Inauguration

Inauguration parade groups use crowd funding to pay for experience of a lifetime

Peter Doocy has the details

 

Not missing out on the chance of a lifetime, many of the organizations in Friday’s presidential inauguration parade turned to crowd funding this year to raise the cash to make it to Washington.

Over 8,000 participants are expected to take part in the inauguration parade before millions of people in Washington, D.C., and watching on television around the world. According to GoFundMe, over $1.1 million has been raised on the site by groups participating in inaugural festivities.

One of those groups, the Tupelo High School band from Tupelo, Miss, will march in the inaugural parade for the second time. Jason Cross, a member of the band’s booster club, says the band last marched in the inaugural parade of 1989.  The band used GoFundMe, along with donations from local businesses to fund their trip.

“We were fortunate that we had a lot of people in the local community that really stepped up and [helped] make this trip happen for us,” Cross said. “We did [raise] the money, it was close, we didn’t have a lot extra to play around on but we did make it.”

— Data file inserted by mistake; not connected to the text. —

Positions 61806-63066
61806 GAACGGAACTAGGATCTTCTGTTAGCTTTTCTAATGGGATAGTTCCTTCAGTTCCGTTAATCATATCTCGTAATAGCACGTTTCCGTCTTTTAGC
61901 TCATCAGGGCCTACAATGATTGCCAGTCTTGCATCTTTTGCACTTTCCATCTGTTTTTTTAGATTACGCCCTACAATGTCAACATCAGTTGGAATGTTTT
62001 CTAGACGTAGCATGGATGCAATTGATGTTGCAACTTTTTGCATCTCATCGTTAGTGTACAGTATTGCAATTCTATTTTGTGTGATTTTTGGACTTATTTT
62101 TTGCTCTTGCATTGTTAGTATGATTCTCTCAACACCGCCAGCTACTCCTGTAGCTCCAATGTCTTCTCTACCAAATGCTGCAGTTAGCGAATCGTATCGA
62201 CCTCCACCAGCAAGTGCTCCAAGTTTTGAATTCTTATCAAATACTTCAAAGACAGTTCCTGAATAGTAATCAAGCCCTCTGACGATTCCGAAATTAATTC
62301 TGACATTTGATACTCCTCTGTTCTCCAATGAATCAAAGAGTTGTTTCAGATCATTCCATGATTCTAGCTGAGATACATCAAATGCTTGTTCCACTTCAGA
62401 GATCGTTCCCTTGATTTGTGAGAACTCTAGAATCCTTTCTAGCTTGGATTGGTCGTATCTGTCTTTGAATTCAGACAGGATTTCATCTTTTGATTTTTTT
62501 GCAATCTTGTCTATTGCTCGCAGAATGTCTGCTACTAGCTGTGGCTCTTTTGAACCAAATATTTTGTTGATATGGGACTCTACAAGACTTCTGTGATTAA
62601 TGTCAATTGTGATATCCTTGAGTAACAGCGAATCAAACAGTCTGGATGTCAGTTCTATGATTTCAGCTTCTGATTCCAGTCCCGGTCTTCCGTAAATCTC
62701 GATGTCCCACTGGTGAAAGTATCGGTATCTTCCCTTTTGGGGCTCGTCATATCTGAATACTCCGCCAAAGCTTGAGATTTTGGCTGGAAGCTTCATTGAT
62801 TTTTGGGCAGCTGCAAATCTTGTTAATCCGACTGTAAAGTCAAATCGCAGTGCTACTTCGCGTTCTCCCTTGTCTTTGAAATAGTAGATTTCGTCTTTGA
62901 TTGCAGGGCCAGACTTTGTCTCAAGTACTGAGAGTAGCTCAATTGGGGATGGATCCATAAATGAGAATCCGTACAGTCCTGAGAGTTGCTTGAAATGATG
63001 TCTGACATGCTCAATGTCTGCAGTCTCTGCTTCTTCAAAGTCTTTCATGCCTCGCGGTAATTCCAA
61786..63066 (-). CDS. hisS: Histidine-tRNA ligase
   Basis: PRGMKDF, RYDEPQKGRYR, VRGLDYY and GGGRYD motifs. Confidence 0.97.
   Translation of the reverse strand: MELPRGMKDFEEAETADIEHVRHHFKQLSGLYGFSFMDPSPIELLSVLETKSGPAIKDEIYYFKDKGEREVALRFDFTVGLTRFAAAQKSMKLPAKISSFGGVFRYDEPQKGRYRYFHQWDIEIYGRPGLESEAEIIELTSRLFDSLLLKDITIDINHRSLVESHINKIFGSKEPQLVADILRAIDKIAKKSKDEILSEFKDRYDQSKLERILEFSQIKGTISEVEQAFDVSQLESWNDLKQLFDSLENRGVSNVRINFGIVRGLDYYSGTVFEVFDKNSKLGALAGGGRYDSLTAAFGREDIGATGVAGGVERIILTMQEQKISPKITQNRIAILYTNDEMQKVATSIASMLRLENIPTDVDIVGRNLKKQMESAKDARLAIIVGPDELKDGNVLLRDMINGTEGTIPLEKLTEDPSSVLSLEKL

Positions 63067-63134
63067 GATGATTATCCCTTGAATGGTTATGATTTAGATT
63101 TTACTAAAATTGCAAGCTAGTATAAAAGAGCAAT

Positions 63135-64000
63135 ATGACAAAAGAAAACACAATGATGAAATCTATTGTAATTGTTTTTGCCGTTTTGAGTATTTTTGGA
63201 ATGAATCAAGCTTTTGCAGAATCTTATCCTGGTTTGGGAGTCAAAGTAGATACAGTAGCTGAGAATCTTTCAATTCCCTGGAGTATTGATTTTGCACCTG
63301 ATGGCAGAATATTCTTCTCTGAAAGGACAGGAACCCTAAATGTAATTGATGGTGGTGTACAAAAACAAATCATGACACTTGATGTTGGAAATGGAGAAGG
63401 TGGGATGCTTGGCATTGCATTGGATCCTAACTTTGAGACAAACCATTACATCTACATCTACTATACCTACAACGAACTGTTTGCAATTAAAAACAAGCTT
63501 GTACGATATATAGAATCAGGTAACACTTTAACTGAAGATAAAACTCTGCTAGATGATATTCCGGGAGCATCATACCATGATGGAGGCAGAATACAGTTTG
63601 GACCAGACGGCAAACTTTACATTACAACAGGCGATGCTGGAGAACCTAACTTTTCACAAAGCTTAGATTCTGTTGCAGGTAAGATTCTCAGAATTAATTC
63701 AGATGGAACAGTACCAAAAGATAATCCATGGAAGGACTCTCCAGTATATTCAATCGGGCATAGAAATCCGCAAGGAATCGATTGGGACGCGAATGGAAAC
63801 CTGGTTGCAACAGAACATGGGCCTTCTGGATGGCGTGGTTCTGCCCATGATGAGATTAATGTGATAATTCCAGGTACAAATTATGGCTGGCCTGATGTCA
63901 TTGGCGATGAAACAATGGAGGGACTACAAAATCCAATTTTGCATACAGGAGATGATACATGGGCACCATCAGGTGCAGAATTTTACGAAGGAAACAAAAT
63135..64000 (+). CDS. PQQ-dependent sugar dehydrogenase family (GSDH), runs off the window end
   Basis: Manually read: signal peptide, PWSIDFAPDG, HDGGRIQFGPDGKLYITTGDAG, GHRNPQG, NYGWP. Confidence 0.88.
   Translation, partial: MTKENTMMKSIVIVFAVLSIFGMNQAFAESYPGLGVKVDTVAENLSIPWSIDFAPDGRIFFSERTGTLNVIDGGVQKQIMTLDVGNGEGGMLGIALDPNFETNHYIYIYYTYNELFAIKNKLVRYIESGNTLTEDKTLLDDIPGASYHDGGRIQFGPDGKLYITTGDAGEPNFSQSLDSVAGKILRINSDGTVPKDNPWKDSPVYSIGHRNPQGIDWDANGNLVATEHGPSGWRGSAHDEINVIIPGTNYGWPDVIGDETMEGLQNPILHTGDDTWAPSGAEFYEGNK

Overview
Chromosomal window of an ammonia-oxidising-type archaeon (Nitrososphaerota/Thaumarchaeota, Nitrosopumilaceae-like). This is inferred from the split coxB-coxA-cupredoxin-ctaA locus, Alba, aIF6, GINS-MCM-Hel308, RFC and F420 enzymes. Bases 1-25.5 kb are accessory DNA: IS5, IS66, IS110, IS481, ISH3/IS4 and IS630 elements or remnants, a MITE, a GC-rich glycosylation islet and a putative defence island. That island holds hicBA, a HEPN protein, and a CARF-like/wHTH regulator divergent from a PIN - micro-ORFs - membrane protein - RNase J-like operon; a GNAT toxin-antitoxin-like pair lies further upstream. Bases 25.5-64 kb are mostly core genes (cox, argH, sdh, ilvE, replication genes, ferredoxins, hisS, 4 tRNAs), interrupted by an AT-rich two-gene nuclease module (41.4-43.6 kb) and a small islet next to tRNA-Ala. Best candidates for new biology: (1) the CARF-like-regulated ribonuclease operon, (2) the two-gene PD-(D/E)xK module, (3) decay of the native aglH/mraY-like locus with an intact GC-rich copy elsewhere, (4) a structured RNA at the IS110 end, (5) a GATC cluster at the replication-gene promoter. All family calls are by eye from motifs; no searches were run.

Cross added that for many of the students, this will be their first trip to Washington, D.C.

Another young group of participants hails from College Station, Texas. The Lil’ and Elite Ranglers, a Texas style dance team of children and young adults, ages 9 to 18, have been in Washington, D.C., since Monday. 

Sharon Toups, the director and founder of the group, says once the they heard about the invitation to the inauguration, they were extremely excited. The group immediately began to find ways to raise the $100,000 needed for the trip by selling T-shirts and setting up a GoFundMe page.

“It’s been really tough but we’re so happy and proud to be a part of this,” Toups said. “We did it without any hesitation. We did it because we wanted to be here so bad and just be a part of such a beautiful historic event.”

Toups says they are hoping to raise the remaining $49,000 to repay loans from family members since they couldn’t raise all the money in time. She adds the experience is not about politics and more about showing youth how the peaceful transfer of power works.

According to the Presidential Inauguration Committee’s website, the parade participants include high school and university marching bands, equestrian corps, first responders and veterans groups.

A list of all the parade participants can be found here.

Willie James Inman is a Fox News multimedia reporter based in Jackson, Mississippi. Follow him on twitter: @WillieJames